Greece experiencing record levels of deflation, Germany’s industrial output in surprise fall again, China’s yuan reaches twenty year high as the loonie falls to a 3 year low

Dec 10 • Morning Roll Call • 2320 Views • Comments Off on Greece experiencing record levels of deflation, Germany’s industrial output in surprise fall again, China’s yuan reaches twenty year high as the loonie falls to a 3 year low

shutterstock_141650110Despite Monday being a relatively quiet day on Wall Street there were plenty of high impact news events published and the customary chatter regarding monetary easing took centre stage, on both sides of the Atlantic, providing one of the major debating points of the day…

Greece now appears to be locked in a deflationary economic death spiral, pricing according to what consumers can afford will inevitably lead to pressures on jobs, still a massive real life ‘hurt’ throughout Greece with unemployment levels above 50% for youths.

Germany once again suffered a fall in manufacturing output; this is bad news that should be given more credence in the financial press, because as a portent for where the EU might be in terms of trading in the new year, the omens don’t look good.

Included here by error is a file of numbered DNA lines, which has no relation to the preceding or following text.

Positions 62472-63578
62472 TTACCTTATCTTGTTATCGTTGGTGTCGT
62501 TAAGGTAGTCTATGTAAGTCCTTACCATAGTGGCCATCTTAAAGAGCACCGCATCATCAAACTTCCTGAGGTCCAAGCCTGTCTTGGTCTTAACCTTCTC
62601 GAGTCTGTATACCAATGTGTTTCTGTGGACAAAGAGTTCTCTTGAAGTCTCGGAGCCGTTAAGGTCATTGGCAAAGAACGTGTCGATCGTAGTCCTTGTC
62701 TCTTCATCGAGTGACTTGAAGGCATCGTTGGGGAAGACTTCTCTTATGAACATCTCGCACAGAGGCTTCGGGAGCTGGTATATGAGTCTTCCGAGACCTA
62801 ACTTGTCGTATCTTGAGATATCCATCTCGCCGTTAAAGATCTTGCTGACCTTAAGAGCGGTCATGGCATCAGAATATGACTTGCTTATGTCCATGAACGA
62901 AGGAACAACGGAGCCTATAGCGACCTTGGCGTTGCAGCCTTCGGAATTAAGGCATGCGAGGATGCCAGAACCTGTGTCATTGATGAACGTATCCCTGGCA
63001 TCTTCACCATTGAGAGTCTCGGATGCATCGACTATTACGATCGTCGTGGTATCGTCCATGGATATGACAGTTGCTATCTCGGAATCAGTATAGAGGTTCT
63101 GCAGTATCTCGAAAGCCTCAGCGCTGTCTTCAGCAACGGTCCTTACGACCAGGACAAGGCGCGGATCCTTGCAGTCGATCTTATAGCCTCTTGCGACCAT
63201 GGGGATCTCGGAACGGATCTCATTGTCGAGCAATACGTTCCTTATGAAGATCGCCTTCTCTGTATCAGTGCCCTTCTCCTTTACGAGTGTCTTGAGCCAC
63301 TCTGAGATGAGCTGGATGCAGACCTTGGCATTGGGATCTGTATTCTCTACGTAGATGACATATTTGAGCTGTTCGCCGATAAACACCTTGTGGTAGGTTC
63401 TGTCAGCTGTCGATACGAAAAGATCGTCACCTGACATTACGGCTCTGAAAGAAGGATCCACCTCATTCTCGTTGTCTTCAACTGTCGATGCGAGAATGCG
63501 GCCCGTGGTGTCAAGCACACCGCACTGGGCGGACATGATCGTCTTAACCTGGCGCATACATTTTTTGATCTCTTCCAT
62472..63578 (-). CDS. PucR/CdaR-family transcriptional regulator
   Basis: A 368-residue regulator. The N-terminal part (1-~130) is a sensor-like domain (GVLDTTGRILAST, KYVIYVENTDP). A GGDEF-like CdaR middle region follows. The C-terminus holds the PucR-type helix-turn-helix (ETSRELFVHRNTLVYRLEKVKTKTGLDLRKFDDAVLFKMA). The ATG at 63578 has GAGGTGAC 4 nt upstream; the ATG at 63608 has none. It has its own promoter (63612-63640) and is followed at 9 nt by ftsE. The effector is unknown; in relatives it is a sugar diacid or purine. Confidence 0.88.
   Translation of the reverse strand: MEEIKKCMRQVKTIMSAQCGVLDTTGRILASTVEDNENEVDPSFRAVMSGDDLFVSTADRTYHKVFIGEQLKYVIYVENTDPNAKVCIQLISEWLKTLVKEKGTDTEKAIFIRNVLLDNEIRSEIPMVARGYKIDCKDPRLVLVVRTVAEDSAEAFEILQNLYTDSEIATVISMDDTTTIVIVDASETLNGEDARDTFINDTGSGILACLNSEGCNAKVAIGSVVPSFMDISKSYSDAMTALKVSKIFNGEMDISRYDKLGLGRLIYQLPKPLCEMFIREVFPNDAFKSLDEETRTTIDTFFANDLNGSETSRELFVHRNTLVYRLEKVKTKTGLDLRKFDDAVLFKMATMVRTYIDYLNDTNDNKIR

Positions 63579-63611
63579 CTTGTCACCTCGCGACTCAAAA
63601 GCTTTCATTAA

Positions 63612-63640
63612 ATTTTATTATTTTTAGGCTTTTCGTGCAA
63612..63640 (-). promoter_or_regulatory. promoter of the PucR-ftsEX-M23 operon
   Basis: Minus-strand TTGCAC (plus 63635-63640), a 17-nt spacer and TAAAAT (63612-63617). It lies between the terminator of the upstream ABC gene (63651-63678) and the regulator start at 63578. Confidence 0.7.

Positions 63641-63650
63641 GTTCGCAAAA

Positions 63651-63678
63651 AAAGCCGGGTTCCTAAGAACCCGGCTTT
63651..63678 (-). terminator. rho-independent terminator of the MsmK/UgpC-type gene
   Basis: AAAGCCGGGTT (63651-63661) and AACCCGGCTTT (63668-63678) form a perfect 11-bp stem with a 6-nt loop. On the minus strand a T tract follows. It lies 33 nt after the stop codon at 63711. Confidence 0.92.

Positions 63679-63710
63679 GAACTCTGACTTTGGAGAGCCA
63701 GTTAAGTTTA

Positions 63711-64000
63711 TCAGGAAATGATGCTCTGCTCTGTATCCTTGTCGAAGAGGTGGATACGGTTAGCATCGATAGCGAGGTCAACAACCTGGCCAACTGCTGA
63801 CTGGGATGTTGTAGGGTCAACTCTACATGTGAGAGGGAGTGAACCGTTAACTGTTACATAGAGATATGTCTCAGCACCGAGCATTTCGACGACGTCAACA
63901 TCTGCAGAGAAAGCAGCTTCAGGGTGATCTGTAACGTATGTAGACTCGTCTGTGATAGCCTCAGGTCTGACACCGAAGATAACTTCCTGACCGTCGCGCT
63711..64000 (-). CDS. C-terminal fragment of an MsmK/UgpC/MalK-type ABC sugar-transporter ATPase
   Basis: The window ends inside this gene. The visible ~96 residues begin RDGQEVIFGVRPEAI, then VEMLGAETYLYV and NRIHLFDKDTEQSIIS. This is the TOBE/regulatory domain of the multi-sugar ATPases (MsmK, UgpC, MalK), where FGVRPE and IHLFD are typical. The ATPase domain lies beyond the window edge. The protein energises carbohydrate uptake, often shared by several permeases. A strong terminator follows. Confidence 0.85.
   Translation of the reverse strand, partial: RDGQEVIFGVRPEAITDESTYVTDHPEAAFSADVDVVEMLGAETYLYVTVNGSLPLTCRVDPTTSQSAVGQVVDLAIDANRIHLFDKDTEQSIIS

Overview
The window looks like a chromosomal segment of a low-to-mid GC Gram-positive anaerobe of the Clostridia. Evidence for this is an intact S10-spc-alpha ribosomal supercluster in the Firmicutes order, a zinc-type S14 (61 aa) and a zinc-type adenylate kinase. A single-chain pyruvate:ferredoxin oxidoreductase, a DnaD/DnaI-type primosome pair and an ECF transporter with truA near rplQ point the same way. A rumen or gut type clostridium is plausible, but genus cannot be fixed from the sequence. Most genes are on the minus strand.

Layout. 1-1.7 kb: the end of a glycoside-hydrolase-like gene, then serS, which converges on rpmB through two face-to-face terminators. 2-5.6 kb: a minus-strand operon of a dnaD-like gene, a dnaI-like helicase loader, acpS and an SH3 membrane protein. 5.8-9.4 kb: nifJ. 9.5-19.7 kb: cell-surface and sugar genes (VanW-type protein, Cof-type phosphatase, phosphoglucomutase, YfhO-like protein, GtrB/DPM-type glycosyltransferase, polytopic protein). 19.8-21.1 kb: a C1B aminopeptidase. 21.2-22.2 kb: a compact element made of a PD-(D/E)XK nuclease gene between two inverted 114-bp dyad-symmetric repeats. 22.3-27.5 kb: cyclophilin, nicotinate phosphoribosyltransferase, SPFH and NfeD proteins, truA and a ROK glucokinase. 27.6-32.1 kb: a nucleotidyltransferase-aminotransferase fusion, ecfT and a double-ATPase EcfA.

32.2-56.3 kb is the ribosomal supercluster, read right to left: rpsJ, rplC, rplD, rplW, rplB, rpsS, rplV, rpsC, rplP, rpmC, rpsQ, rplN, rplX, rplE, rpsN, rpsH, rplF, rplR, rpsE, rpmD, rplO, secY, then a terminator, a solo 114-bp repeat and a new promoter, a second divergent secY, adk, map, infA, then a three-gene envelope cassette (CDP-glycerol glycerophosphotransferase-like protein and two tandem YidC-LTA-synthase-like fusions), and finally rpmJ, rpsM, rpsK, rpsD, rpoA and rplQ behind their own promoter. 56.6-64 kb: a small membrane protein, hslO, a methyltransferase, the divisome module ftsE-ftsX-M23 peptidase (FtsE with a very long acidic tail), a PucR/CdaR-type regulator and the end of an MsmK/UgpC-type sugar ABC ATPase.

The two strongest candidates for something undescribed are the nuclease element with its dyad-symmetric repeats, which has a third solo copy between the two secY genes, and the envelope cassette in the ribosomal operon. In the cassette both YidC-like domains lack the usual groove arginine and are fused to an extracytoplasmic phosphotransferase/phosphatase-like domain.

Luxembourg’s central bank governor couldn’t prevent himself from becoming embroiled in the monetary easing discussion on Monday, once again offering up an opinion to then say;

oh, er, but we can’t do that as we don’t have a mandate, Germany won’t let us and it’s illegal under our constitution.

That currency that the USA financial mainstream press don’t like talking about, the Yuan or renminbi, hit the news and new heights on Monday, reaching a twenty year high versus a basket of other currencies and versus the dollar in particular. Meanwhile the commodity currency that is the Canadian dollar fell to a new three year low on Monday.

November 2013 Housing Starts in Canada

Housing starts in Canada were trending at 194,014 units in November compared to 195,274 in October, according to Canada Mortgage and Housing Corporation (CMHC). The trend is a six-month moving average of the monthly seasonally adjusted annual rates (SAAR) of housing starts.

The trend in housing starts has increased slightly since July, before stabilizing in November. Overall, housing starts have been following a trend similar to sales on the existing home market. As sales rise relative to listings of existing homes, buyers are increasingly meeting their needs in the new home market.

Greek deflation rate hits new recorded high